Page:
By the way, there were also enough deserters among the Russians, the man says. Those who did not want to fight left through the Arabat Spit. Later, the locals found a Russian uniform abandoned on Syvash Lake: “They used to go through Serhiyivka, for example. The Russians had and still have lists of their deserters.”
“And we didn’t even try to talk with the people from ‘Donetsk People’s Republic’, they just hate everyone,” says Ruslan.
At first, the rallies were held every day but gradually became fewer. The occupiers began to intimidate people not to go out, otherwise, they would be immediately thrown to basement.
“We don’t feel sorry for our people in Moscow, imagine what we will do to you,” the Russian Guard members told the protesters.
Later, those waiting for Russia became active in occupied Kherson region, they started to give pro-Ukrainian locals away. Ruslan’s former employer — a local businessman, owner of holiday homes on the Arabat Spit — suffered because of collaborators.
“He is from Kherson, he collected money for construction for a long time. Then he came here and was building holiday homes for 15 years. He and his entire family have pro-Ukrainian views. His neighbor went to the commandant’s office and said that he was “somewhat wrong, he still has a small Ukrainian flag at home.” They [Russians] came and beat him and his wife. It’s good that they were not taken away. That same night, he left for the government-controlled area, now he is in Germany,” Ruslan says.
One of the owners of local shops boycotted the occupiers: he refused to accept Russian rubles and sold goods only for hryvnias. The “liberators” beat him, forced him to accept rubles. But the man resisted as much as he could.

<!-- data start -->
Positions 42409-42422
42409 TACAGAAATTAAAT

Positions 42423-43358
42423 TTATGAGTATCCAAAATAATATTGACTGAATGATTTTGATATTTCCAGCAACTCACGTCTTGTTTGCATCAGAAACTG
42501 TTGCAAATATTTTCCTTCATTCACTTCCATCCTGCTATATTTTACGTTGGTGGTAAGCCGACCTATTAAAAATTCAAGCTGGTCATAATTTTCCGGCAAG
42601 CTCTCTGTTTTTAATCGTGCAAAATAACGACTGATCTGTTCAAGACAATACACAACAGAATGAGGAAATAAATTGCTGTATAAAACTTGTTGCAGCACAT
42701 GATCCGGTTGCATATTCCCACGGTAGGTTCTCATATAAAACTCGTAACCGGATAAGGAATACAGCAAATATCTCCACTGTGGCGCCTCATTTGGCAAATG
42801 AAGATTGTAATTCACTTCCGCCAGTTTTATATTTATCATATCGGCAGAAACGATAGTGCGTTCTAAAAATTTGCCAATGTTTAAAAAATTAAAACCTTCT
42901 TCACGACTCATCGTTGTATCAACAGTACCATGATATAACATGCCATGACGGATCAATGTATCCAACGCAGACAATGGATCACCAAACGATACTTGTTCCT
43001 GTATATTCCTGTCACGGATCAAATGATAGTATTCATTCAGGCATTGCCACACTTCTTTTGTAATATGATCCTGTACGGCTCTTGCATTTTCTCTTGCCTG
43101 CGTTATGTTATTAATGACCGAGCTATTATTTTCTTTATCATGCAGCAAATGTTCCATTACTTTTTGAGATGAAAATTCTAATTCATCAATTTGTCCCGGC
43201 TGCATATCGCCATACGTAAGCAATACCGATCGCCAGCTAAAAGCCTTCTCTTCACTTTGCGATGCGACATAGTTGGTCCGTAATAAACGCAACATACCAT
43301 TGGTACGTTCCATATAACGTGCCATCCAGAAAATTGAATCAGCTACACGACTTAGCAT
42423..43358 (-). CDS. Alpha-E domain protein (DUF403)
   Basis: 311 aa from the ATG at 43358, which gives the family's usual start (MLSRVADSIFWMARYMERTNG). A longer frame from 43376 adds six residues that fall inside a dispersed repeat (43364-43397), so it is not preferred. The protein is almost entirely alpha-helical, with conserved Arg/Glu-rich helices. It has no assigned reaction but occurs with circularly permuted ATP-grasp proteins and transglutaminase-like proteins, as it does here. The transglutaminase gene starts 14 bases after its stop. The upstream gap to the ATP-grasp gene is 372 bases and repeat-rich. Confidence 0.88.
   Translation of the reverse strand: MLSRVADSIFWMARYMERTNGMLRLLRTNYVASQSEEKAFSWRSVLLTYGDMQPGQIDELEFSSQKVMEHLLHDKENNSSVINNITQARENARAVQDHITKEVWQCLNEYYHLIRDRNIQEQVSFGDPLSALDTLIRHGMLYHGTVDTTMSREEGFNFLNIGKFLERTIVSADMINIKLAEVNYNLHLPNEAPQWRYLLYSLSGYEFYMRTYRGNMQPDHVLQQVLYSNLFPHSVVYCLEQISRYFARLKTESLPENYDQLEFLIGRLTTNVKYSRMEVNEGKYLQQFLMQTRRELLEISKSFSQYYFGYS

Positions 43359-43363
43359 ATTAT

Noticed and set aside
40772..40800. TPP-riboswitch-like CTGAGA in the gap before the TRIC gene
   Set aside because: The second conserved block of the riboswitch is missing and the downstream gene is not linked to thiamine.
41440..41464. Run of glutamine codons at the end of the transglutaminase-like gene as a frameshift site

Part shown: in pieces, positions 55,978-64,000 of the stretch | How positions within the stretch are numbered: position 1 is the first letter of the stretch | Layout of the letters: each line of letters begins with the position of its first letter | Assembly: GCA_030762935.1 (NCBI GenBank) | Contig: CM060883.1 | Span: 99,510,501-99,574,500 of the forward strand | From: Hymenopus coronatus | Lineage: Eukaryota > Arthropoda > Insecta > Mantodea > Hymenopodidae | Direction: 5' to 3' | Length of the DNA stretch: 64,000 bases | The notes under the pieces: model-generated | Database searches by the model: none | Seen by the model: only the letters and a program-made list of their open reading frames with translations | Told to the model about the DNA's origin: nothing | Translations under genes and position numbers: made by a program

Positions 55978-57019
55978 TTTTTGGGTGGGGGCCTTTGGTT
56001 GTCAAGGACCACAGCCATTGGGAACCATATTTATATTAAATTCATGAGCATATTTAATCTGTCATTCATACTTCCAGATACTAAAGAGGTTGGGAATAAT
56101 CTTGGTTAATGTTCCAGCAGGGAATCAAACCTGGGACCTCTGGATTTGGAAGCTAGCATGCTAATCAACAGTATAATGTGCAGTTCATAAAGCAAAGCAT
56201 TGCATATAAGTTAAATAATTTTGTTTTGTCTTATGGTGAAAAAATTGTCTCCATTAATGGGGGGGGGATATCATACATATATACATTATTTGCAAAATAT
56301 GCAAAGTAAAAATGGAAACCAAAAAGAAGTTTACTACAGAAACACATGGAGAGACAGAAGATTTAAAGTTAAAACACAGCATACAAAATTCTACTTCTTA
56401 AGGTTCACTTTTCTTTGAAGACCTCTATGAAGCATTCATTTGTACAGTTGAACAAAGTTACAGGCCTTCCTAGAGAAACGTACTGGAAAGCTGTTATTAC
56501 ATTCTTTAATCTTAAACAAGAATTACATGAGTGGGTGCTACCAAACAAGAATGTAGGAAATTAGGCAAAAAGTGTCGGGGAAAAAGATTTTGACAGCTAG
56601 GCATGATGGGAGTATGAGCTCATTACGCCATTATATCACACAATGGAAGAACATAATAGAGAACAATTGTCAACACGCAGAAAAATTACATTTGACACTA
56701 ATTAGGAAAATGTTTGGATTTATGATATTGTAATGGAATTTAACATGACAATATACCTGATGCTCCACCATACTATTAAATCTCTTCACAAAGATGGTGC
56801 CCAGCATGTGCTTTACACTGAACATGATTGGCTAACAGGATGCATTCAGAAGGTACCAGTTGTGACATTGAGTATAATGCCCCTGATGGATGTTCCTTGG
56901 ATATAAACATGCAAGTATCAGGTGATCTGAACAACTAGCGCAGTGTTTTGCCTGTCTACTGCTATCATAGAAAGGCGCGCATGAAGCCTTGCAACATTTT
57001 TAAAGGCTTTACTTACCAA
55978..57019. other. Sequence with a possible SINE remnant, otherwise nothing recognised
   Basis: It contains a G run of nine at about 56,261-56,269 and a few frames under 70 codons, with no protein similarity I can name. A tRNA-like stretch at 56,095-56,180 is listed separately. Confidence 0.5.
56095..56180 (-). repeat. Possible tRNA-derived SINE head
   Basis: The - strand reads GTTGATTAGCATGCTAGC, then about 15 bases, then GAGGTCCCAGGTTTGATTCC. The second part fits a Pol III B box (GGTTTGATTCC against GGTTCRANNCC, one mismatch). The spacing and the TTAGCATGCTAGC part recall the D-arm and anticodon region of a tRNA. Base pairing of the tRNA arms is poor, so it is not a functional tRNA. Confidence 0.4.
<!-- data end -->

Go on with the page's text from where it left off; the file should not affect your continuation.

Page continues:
There are quite a lot of cases when Ukrainians are given away by their fellow citizens, says Ruslan. A neighbor does not like something, calls the “commandant’s office”, a squad arrives.
The Russians drive cars stolen from civilians. They are not ashamed to demonstratively smash a stolen car, abandon it and go pick up another one from locals.
The occupiers made good friends with local hucksters, business flourished: you can buy spice or whatever you want, the man says.
Five packages with bodies taken out of “commandant’s office” in six days
During the first days of the occupation, Ruslan says, the collaborators were sitting quietly. Later, supporters of the “Russian world” grew bolder. But there are even more people who turn on a dime.
“I know one man who was a member of the European Solidarity party, then joined the Servant of the People party, and now he cooperates diligently with the ‘new government’. We were afraid to even talk to someone because we didn’t know who had turned on a dime,” Ruslan says.
Even some former service members of the Armed Forces of Ukraine began to cooperate with the occupiers. One of these previously served with Ruslan in one unit.
“He intended to work in a ‘regional police department’ of the occupiers voluntarily. He tried to convince me that the FSB were normal guys, that everything would be fine,” he recalls.
Although Ruslan does not dare to blame everyone indiscriminately for certain actions. He says that he bears no grudge against anyone, because “FSB knows how to crack people professionally.”
“I was afraid of being detained because I know a lot. They could crack me, and I could tell them what they wanted. I know that they crack people when they put pressure on the family.”
The occupiers caught one of Ruslan’s acquaintances in the street during the curfew. He spent six days in the basement of school No. 17 in Henichesk where the Russian Guard members, the commandant’s office, are based. He said that Russians had taken five bags with bodies out during that time.
According to the man, the occupiers did not give the bodies of the dead to relatives or friends.
“There are canals, the sea, Syvash Lake, endless fields and plantations around… It’s not difficult to hide a person,” he says.
Occupiers hunting volunteers day and night
When the Russians came, Ruslan as a volunteer and a war veteran was exposed to great danger.
For the first time, he went to defend Ukraine from the Russian invaders in 2015 as a volunteer. He served as a sniper in an anti-sabotage intelligence unit. Subsequently, the man fought in Sumy-based 27th rocket artillery brigade equipped with BM-27 Uragan rocket systems. He was a crew member officially and a gunner practically, Ruslan says. He served for a year and two months, including one year directly in the combat zone.